Thanks again!
 
Old 03-11-2013, 09:30 AM   #1116
moxieman99
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Quote:
Originally Posted by odiseo77 View Post
Moonlighting? Interesting, I had never seen that word used with this meaning, but makes sense since it implies you're working at night. Does it always refer to a second job? BTW, I found a similar expression researching on the net: "to do a foreigner."

The expression I'm looking for doesn't necessarily imply having a second job (although in many cases, it does); might also refer to people not formally employed who do non specialized --and even specialized-- works on their own, like fixing computers, doing transcriptions of different texts, doing translations, etc. Pretty much like "freelancing", I guess. Here we say (colloquially) "killing tigers" and a single one of such jobs we name it "a tiger". If for example, you are invited to a party a Friday night and you can't go because you have to finish a translation, you say "Sorry, I have to kill a tiger tonight". What would you say in such a situation? Is there an equivalent word in English, or would you simply say "I have job to do tonight"? I guess "to do a foreigner" would imply you're doing a secondary job? (This is not necessarily the case).

Thanks again!
A jack-of-all-trades is not a specialist.

As for killing tigers tonight (or any other time), you could say that "I have a job to do tonight," or "I've a deadline to meet."

I would NOT use "do a foreigner." It sounds offensive and is not used in America. Say you've got overtime to do, or a deadline to meet, or something else. "Do a foreigner" WILL get you in trouble.
 
Old 03-11-2013, 10:19 AM   #1117
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Quote:
Originally Posted by moxieman99 View Post
A jack-of-all-trades is not a specialist.

As for killing tigers tonight (or any other time), you could say that "I have a job to do tonight," or "I've a deadline to meet."

I would NOT use "do a foreigner." It sounds offensive and is not used in America. Say you've got overtime to do, or a deadline to meet, or something else. "Do a foreigner" WILL get you in trouble.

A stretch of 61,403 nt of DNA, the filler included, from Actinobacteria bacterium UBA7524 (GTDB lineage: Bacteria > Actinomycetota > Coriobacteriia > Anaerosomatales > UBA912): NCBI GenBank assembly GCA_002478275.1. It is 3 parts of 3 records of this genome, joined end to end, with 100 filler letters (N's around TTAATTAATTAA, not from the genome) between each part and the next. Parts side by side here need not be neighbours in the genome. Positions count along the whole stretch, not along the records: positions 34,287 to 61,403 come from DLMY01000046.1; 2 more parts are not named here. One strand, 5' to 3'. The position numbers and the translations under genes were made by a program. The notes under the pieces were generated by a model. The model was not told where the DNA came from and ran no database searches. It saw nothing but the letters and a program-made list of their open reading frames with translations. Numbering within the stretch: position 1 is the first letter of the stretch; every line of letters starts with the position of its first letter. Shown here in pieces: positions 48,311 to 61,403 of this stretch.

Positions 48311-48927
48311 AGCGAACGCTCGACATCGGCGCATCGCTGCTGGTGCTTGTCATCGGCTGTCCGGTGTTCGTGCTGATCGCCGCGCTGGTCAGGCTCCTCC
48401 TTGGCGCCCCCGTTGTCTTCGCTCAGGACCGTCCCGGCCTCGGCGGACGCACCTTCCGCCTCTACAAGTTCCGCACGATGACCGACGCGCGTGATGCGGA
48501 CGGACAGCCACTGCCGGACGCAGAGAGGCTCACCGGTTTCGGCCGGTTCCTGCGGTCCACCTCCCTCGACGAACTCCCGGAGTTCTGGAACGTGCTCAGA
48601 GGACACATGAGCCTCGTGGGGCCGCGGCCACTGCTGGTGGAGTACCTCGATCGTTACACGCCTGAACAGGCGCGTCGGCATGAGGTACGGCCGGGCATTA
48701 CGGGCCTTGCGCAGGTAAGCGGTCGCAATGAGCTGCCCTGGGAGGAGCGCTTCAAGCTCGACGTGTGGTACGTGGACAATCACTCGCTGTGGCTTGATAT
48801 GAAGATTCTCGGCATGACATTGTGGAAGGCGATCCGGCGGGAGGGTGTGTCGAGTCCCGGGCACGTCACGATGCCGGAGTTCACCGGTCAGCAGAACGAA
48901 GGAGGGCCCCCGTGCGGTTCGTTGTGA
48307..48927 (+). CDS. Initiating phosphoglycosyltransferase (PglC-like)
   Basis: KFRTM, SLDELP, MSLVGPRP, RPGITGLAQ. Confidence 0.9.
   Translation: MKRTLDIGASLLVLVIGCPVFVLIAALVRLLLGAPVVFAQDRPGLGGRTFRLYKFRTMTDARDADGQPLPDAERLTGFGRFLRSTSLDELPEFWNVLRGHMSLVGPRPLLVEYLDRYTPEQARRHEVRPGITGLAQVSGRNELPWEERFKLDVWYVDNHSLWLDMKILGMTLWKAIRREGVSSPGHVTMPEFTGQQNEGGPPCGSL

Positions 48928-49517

Ahh, I see. Didn't know it was considered offensive. Will avoid it, then.

Thanks a lot for your help, moxieman99; much appreciated!
 
Old 03-11-2013, 10:44 AM   #1118
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"Doing a foreigner" can mean, for instance, using an employer's tools, premises, time, etc, to work on something for yourself or friends/relatives. I used to work in engineering machine-shops, and there was quite a lot of that went on.
 
Old 03-11-2013, 11:04 AM   #1119
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Quote:
Originally Posted by brianL View Post
"Doing a foreigner" can mean, for instance, using an employer's tools, premises, time, etc, to work on something for yourself or friends/relatives.
Yes, I figured it out when I saw the expression. I guess it means you're doing work that does not belong to the company you officially work for (but using the resources of the company, as you said). Hence, a foreign job, or a job that is foreign to the company, so to speak.
 
Old 03-11-2013, 01:23 PM   #1120
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Quote:
Originally Posted by odiseo77 View Post
Yes, I figured it out when I saw the expression. I guess it means you're doing work that does not belong to the company you officially work for (but using the resources of the company, as you said). Hence, a foreign job, or a job that is foreign to the company, so to speak.
Remember when you do translations that you have to translate the meaning within the context of the society that is being translated from and TO the context of the society whose language you are translating into. Thus "do a foreigner" may very well be a literal translation, but you would never use it in serious translating of serious documents for money.
 
Old 03-11-2013, 01:45 PM   #1121
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Originally Posted by moxieman99 View Post